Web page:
I finished pediatrics with flying colors! I think that rotation confirmed that I like kids and I want to work with them. They are small (to better lift you with my dear), compact (to better bathe you and change your sheets my dear), and they have a support/babysitting team right there at all times (to better have all of your basic needs taken care of my dear). It's a good deal.
The rotation at the hospital was fun even though they made no indication of what our role was. I gave a few medications, helped do a few procedures, and changed lots of beds, but not a lot other than that. I did a rotation in the IMC and PICU which was really interesting. They never let us do that stuff with adults for some reason. I worked with mostly young nurses but also a few seasoned ones. I never felt like an intruder like I sometimes did at all of the adult facilities.
I did do a rotation at a clinic in Cedar Park. That was merely OK. My preceptor had apparently had a horrible student the rotation previous to mine so she was a little jaded. The student had, according to her:
1. Spent the whole time texting and playing on her phone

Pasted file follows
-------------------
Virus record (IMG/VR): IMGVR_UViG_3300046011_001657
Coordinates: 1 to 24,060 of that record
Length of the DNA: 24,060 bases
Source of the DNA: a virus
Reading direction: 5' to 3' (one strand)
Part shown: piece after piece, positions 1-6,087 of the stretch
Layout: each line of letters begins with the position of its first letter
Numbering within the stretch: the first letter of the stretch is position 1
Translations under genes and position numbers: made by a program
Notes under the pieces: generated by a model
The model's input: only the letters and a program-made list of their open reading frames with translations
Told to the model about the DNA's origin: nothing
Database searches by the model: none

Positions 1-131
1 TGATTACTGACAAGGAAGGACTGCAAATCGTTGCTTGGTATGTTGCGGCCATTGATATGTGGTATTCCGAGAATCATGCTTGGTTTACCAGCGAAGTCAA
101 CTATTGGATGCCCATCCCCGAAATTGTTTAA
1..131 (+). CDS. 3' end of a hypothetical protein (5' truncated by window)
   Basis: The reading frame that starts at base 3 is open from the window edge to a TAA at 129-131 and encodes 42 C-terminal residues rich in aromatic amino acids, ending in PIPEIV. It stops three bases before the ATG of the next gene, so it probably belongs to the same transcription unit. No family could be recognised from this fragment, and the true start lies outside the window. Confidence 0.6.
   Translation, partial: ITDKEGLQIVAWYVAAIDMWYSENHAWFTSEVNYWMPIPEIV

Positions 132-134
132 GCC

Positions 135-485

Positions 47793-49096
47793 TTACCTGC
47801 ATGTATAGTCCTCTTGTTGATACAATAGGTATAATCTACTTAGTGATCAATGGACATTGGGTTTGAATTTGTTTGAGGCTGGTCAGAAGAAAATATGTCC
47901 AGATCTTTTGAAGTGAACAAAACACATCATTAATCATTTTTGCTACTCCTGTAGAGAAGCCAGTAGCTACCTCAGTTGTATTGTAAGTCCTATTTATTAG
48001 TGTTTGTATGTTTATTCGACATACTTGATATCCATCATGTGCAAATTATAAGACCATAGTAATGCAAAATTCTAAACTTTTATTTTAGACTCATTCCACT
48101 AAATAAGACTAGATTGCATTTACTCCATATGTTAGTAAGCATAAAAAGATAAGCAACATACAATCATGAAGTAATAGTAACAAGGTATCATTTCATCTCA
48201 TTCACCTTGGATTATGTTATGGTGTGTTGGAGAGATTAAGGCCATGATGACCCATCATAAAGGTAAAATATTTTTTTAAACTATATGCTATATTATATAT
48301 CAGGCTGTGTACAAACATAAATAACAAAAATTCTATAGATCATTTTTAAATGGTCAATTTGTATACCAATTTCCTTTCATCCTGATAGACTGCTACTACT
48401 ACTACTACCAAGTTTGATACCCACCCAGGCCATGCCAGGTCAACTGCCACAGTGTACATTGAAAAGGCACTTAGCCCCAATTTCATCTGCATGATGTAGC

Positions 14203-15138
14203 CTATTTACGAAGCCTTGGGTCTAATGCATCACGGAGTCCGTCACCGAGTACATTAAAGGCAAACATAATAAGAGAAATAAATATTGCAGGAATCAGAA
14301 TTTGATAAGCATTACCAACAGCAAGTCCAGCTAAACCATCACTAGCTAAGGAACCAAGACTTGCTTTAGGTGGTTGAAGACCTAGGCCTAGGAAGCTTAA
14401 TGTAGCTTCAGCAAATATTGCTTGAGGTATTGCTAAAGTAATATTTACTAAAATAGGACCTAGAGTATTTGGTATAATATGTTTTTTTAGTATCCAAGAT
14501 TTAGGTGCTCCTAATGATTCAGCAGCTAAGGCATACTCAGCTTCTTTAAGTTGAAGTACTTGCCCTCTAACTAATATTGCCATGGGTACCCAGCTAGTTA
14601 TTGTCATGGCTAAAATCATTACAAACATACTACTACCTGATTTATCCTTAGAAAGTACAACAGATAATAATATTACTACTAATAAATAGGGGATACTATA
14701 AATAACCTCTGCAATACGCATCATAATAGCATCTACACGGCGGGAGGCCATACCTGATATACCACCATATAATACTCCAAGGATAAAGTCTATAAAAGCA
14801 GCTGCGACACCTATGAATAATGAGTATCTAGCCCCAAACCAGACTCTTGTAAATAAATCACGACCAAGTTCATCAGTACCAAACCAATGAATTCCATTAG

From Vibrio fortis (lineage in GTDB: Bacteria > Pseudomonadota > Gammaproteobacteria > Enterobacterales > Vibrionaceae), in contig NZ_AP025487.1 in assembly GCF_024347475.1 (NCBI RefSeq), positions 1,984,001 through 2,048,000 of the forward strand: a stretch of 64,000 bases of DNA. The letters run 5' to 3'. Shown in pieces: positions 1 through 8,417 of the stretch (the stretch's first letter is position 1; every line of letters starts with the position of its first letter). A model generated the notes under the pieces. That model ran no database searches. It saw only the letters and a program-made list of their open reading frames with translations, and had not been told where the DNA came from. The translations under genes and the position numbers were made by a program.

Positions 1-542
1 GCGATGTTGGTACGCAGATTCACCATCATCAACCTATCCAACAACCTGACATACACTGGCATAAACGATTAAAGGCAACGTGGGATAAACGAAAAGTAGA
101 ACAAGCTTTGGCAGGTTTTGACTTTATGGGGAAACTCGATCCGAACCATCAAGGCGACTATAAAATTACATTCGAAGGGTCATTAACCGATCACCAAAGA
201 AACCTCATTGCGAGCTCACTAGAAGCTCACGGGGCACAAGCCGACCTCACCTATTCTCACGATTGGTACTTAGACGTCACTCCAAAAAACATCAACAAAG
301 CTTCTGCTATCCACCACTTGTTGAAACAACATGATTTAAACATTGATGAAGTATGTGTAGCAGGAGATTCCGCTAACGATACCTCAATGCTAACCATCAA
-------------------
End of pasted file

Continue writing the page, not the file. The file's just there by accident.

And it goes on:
2. Told the preceptor that she didn't need to do any of the work because she was planning on going into critical care
3. Sat in the doctor's chair/work space area and didn't take hints that she needed to move
4. Taken a two hour lunch
5. Done about a million other appalling things I couldn't believe.
The preceptor was so pissed that she talked to the student's instructor for 45 minutes and asked that the student not return for day 2 of the rotation. Damn. That is one overdeveloped sense of entitlement.
This made it easy for me, of course. All I had to do was take initiative and act interested in the work. I had it made. The second day I had a preceptor that was too busy calling her lawyer and spying on her soon to be ex husband online to care too much about what I was doing. I practiced drawing blood in the lab and gave about 15 Tdap shots. Yes, ladies and gentlemen, it doesn't get much better than this.
After that we had a rotation doing school nursing. My preceptor was extremely nice and easy to get along with. She was a PICU nurse for 17 years and then had kids, so she decided to do school nursing. Shifted gears a little, you could say. One of the kids came in like three times in two days, so we had to call his mom. The teacher who had sent him apologized profusely. "I didn't know he had already seen you today," he said. "Kids are such whiners these days. When I was a kid, going home was a punishment. You were on a god damn lock down in the house. No games, no TV, no nothing. If I was too sick to go to school, I was too sick to do anything but lie in bed. Damned wussy kids." He was, needless to say, awesome.
The last semester of undergrad is upon us! I feel old.
Also, I never thought I'd say this, but I HATE lying around and not feeling productive. It's really hard.